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Emotions vs. reason: Jonathan Haidt

I hope I'm not upsetting anyone's expectations, but I have just finished a book that has raised some interesting issues in an area we seem to frequently end up discussing.  So I thought we could take a hiatus from the Potluck format for at least this one week to look at what the book has to say.


In 2012 Jonathan Haidt, a social psychologist who obtained his BA in philosophy, published the book, The Righteous Mind: Why Good People are Divided by Politics and Religion.  In this book he presents a metaphor about morality in terms of an elephant (emotions) and a rider (reason).  He goes on to state that Plato argued that the rider (reason) should control and guide the elephant, that Hume said the rider evolved to serve the elephant and that Jefferson offered the conciliatory view that the rider and the elephant should work in concert.  Troubled by the disparity of views, Haidt conducted his own studies, as well as referring to other studies, and reached the conclusion that "intuitions come first, strategic reasoning second".  In other words our first reaction to an event or phenomena is intuitive/emotional and, then, we provide the rationality that supports that initial reaction.  However, as Haidt continued to study the process, he began to realize that the dichotomy of emotions vs. reason was a false dichotomy.  He posited that emotions were simply another type of information processing, one that evolution had predisposed our ancestors to possess during the period prior to the formation and maturation of the prefrontal cortex, our more "reflective" brain component.  Thus, when the rider began to emerge, it had more of a functional purpose than a "truth" purpose.  That is, it was designed more for winning friends and influencing people than providing us with some valid assertion about our reaction to some event.  We felt some way about an event and we wanted others to feel the same way.  Hence, morality evolved more for social cohesion than as an event evaluation.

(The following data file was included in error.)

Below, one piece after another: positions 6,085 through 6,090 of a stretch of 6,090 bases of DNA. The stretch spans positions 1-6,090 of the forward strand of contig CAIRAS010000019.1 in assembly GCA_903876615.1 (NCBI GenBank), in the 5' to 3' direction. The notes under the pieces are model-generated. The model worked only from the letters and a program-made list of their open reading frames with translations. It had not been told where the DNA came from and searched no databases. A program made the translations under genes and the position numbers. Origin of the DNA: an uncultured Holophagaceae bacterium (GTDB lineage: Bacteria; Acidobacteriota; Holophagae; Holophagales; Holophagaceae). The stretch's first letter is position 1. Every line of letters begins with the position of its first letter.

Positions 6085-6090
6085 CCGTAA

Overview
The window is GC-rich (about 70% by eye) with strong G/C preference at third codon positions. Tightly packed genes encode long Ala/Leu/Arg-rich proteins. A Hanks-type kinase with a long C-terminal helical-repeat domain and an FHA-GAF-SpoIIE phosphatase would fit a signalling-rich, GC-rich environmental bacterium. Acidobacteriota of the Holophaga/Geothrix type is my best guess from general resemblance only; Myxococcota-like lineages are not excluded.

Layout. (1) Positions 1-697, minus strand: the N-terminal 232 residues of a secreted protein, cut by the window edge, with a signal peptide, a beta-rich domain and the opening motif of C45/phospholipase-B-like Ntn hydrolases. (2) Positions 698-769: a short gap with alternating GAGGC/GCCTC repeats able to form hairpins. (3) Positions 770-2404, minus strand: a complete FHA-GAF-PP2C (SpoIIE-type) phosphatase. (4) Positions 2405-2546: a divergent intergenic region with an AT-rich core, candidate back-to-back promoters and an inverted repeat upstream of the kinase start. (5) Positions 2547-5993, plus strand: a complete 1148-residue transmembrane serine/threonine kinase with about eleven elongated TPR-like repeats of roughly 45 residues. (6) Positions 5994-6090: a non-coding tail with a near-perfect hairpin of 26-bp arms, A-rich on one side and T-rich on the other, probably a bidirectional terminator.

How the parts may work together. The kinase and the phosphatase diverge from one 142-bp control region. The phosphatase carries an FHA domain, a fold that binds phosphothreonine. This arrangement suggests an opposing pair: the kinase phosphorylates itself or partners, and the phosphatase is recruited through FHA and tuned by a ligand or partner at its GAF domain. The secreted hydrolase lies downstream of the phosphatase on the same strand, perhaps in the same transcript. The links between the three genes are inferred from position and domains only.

Haidt had much more to say and I enthusiastically recommend the book, but for today I want to focus on the above.  What do you think: should the rider control the elephant as Plato suggested or is the rider present to serve the elephant ala Hume?  Are emotions another type of information processing rather than an opposition to rationality?  If intuitions/emotions come first and reasoning second, what does this suggest about the human cognitive process? 


I'm sure we can find many other issues embedded in Haidt's presentation, but we only have two hours or so.  Let's see what we can make of this in that time.  See you Sunday.

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  • Denis Murray S.

    wonderful book; good choice. I very much prefer preset topic

    April 20, 2013

  • David A.

    maybe reason and emotion both need to be heard and they need to negotiate solutions among themselves.

    April 19, 2013

  • Craig Y.

    To understand something you need intuition but not necessarily emotion. But there are similarities between emotion and intuition as in emotional inpulse and conceptual rupture. They are both parts of human mental processing, and often partitioned in the Western tradition. They are interactive.

    April 19, 2013

  • A former member
    A former member

    Wish I could come. Out of town.

    April 19, 2013

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